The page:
Issue 102 is out now
Lucy Corkhill

By Lucy Corkhill

04th January 2016

Birch, the first tree in the Celtic Ogham, is symbolic of new beginnings. Its time runs from 24 December to 20th January. Check out these ways to harness some of the magickal powers with a cleansing tonic and a birch broom.

Lucy Corkhill

By Lucy Corkhill

04th January 2016

Lucy Corkhill

By Lucy Corkhill

04th January 2016

Birch is the first tree in the Celtic Tree Ogham. Symbolic of new beginnings, cleansing and purification, it is the perfect tree for this time of year when we are letting go of the old and welcoming in the new. Its elegant trunk is a familiar sight in British woodlands and it has many traditional uses. Known as the ‘pioneer tree’, it is the first tree to colonise new ground after disaster. Birch can transform grassland into woodland: as it grows it sheds bark, twigs and leaves to provide nourishment to the soil for other trees to follow in its wake. For this reason, it is a powerful tree to call on when you need to show others a new path or lead the way.

Its soft green deciduous leaves have serrated edges and are held on thin branches which move and bow in the breeze. Their heart-shaped beauty make them synonymous with love. The birch’s white strips of bark have earned it the name ‘Lady of the Woods’ and it brings a faery-like delicacy and airy presence wherever it grows. Despite its prettiness and apparent delicacy, it’s in fact a very hardy tree that grows in mountain conditions and extremes of cold.

Birch wood
Birch wood was traditionally used for furniture, tool handles and barrel-making. Babies’ cradles were often made of the heavy pale wood and, because it is so good for turning, cotton reels and bobbins were made of birch. The thin twigs were used for thatching and in Scotland the wood is burned as fuel in the whisky distilleries.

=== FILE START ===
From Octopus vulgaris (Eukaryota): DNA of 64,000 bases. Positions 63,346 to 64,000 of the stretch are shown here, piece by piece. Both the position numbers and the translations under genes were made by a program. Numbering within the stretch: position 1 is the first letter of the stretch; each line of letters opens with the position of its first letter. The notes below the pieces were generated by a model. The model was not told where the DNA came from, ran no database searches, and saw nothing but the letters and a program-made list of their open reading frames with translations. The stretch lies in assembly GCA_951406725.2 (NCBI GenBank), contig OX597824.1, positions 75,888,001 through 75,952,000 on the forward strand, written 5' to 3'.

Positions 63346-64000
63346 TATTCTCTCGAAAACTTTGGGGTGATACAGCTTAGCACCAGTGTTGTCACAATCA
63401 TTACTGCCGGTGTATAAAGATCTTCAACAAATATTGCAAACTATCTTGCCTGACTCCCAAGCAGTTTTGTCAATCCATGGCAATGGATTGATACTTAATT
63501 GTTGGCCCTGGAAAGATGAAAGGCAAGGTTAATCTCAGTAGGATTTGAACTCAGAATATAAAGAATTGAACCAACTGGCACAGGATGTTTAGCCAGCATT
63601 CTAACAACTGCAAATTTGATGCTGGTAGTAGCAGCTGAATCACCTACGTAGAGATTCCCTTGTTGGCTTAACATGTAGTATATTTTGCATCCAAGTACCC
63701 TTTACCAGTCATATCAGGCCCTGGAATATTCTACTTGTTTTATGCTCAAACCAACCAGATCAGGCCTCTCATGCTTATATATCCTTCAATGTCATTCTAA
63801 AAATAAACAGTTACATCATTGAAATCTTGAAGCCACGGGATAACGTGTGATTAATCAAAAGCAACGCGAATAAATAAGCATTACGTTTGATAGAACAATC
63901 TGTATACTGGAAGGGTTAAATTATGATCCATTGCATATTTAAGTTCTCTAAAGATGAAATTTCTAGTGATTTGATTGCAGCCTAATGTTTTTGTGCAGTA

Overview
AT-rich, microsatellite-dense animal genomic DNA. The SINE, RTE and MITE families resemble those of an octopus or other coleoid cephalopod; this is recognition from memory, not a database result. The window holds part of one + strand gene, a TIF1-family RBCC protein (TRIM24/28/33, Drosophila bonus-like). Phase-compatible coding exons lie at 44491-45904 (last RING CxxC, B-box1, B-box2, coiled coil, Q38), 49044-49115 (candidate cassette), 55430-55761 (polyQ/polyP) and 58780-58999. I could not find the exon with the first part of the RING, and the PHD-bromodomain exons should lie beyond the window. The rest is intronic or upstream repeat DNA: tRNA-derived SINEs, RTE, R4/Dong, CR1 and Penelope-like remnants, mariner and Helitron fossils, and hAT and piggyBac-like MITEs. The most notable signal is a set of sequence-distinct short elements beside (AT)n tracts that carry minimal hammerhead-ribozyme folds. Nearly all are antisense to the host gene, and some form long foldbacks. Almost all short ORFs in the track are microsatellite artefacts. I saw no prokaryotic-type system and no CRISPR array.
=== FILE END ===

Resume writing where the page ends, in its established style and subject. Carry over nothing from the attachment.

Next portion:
Birch bark produces an oil known as Birch Tar or Oleum Rusci, which is used for tanning and in the specialist book binding industry. The best Birch Tar Oil is still largely produced in the great birch forests of Russia.

Traditional Healing Uses
Birch leaves are very astringent and are made into birch tea, used as a laxative and diuretic. Herbalists use birch tea for urinary tract infections and as a spring cleansing tonic. Folk medicine relied on birch for muscle pain, using strips of bark soaked in hot water and placed on the affected area. Many cultures have used birch oil as an antiseptic to cleanse and heal wounds and skin infections. Research is currently being undertaken on the use of birch in healing skin cancers.

Make your own spring cleansing tonic (from Glennie Kindred’s Earth Wisdom)

1. Break a handful of Birch twigs and unopened buds into a jug.
2. Fill with boiling water, cover and leave overnight.
3. Drink the next day.
4. Top up with more boiling water and drink the new mixture the following day.
5. Continue doing this for several days.

Make a cleansing birch broom
Gather freshly dropped or cut birch twigs and bind them together with strong natural twine. You can either tie a loop at the end of the twine so you can hang your broom up, or create a handle from a stake of ash, willow or hazel wood. Use your broom to daily sweep the air around you, stating your intention to start afresh and clear the air. If you feel stuck or lacking in direction, use the broom to revitalise yourself and clarify your thoughts.

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